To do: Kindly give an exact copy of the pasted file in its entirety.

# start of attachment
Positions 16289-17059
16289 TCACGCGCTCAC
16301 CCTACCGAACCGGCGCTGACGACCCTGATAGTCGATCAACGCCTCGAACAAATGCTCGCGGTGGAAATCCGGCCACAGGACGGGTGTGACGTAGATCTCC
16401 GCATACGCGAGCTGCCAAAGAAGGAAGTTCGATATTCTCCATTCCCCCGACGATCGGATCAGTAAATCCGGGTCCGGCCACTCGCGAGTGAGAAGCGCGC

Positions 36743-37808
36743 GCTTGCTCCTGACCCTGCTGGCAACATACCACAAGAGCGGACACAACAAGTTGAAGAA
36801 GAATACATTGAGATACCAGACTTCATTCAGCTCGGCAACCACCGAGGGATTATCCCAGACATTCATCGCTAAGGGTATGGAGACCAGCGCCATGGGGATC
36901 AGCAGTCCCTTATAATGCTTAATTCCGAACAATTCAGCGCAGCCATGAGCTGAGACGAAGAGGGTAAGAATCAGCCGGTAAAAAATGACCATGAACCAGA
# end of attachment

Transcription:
Positions 16289-17059
16289 TCACGCGCTCAC
16301 CCTACCGAACCGGCGCTGACGACCCTGATAGTCGATCAACGCCTCGAACAAATGCTCGCGGTGGAAATCCGGCCACAGGACGGGTGTGACGTAGATCTCC
16401 GCATACGCGAGCTGCCAAAGAAGGAAGTTCGATATTCTCCATTCCCCCGACGATCGGATCAGTAAATCCGGGTCCGGCCACTCGCGAGTGAGAAGCGCGC

Positions 36743-37808
36743 GCTTGCTCCTGACCCTGCTGGCAACATACCACAAGAGCGGACACAACAAGTTGAAGAA
36801 GAATACATTGAGATACCAGACTTCATTCAGCTCGGCAACCACCGAGGGATTATCCCAGACATTCATCGCTAAGGGTATGGAGACCAGCGCCATGGGGATC
36901 AGCAGTCCCTTATAATGCTTAATTCCGAACAATTCAGCGCAGCCATGAGCTGAGACGAAGAGGGTAAGAATCAGCCGGTAAAAAATGACCATGAACCAGA